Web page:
You want unbridled torture? I ran across this passage from Solzhenitsyn describing only some of the techniques practiced by the Stalinists in Russia:
In the intellectuals in the plays of Chekhov who spent all their time guessing what would happen in twenty, thirty, or forty years had been told that in forty years interrogation by torture would be practiced in Russia; that prisoners would have their skulls squeezed with iron rings; that a human being would be lowered into an acid bath; that they would be trussed up naked to be bitten by ants and bedbugs; that a ramrod heated over a primus stove would be thrust up their anal canal (“the secret brand”); that a man’s genitals would be slowly crushed beneath the toe of a jackboot; and that, in the luckiest possible circumstances, prisoners would be tortured by being kept from sleeping for a week, by thirst, and by being beaten to a bloody pulp, not one of Chekhov’s plays would have gotten to its end because all the heroes would have gone off to the insane asylum.
In our American drama, it’s not the detainees but the media who’ve gone off to the insane asylum, whence they submit their turgid editorials about how America lost her values at Guantanomo but might regain them if we accept queer marriages.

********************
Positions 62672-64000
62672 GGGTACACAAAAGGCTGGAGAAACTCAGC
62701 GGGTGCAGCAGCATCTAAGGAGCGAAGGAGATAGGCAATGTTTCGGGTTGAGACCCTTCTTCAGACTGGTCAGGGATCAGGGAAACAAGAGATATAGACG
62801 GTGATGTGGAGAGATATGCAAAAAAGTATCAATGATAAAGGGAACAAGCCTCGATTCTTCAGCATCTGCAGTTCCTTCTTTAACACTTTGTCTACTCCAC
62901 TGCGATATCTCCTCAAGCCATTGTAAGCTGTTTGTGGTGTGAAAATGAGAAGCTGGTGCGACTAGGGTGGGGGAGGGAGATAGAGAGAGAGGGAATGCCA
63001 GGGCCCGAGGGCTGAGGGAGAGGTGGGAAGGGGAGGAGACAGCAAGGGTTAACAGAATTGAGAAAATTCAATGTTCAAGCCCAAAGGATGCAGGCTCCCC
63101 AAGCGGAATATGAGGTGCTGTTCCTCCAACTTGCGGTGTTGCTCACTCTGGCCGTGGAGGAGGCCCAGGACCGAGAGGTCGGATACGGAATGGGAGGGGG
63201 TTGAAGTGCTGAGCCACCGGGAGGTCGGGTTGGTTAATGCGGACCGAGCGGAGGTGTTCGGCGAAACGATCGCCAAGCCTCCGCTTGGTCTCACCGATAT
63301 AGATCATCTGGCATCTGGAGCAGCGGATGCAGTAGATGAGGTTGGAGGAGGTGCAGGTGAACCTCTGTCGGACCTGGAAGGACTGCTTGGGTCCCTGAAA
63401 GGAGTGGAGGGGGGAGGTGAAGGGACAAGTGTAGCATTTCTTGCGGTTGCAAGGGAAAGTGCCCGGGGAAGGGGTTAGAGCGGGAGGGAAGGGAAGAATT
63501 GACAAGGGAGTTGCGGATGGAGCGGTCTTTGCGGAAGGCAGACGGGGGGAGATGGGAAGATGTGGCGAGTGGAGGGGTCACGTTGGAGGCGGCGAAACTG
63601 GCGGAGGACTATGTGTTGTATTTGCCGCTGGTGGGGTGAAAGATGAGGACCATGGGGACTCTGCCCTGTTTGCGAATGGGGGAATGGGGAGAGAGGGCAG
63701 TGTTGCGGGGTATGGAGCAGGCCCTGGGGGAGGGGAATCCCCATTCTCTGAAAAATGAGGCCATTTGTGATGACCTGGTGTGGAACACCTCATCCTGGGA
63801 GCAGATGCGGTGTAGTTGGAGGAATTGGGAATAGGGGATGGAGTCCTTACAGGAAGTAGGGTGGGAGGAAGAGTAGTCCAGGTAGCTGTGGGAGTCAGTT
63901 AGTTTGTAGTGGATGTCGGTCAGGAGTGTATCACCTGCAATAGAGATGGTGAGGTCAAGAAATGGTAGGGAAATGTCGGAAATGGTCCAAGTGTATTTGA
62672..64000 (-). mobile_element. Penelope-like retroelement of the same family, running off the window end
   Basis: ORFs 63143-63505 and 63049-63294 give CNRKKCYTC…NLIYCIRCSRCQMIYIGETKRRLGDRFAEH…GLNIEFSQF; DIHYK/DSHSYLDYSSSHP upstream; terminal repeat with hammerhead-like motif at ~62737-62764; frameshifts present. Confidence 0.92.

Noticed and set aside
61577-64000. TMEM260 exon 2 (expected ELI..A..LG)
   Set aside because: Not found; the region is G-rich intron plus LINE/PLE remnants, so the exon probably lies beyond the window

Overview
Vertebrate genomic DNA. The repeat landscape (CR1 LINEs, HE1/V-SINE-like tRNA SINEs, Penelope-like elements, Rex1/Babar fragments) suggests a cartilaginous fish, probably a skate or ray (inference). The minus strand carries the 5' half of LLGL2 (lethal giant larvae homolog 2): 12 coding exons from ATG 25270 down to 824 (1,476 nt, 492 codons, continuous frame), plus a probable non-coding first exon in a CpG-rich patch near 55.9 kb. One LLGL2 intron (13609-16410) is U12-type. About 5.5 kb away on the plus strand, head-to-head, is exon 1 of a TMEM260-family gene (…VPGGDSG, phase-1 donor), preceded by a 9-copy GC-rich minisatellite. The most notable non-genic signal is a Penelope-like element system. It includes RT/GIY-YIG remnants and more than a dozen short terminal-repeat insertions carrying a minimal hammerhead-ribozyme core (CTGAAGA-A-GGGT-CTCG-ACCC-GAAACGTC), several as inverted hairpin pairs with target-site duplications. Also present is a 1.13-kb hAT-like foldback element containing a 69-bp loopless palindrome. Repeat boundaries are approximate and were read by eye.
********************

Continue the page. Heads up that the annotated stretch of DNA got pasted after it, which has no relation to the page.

That's when I have to keep reminding myself, these are the people who’ve had forty years to define when human life begins and still haven’t gotten started, or who bled barrels of ink about a “Duke rape case” where there was no rape, and about the lynching victims know as the “Jena Six” who not only weren’t lynched, but committed attempted murder against a kid they didn’t know because he was white.

I’m not one of those guys trying to suggest that the enhanced interrogation techniques aren’t horrible, even brutal. I don’t care for Hannity trying to minimize waterboarding by offering to submit to it for charity. There’s no question these techniques are tough examples of the use of force against known enemies. Still, considering that other examples of the use of force include being shot dead by a Marine rifle squad or getting a cruise missile down your chimney, I have to say KSM and his fellow waterboarding alumni got off pretty easy.

The only question is whether or not the enhanced techniques are unlawful torture. And as usual the media has left that question in the dust in their stampede for the higher ground from which they’ll sermonize the rest of us. And answering that question for a concerned CIA was the whole purpose behind drafting the interrogation memos. The hell of it is the only guys in the country who actually made the effort to answer the critical question whether or not these techniques were torture or not--I’m talking about the Office of Legal Counsel attorneys--now have the cloud of prosecution hanging over them.

Meanwhile, moral paraplegics like Dickerson and Maureen Dowd and hundreds of others get to throw around expressions like “torture” and “broke the law” as if they’ve actually defined those terms--which they haven’t, and dare not.

Which is why they want Dick Cheney to shut up.

Fortunately, he's got eight years of shutting up to make up for.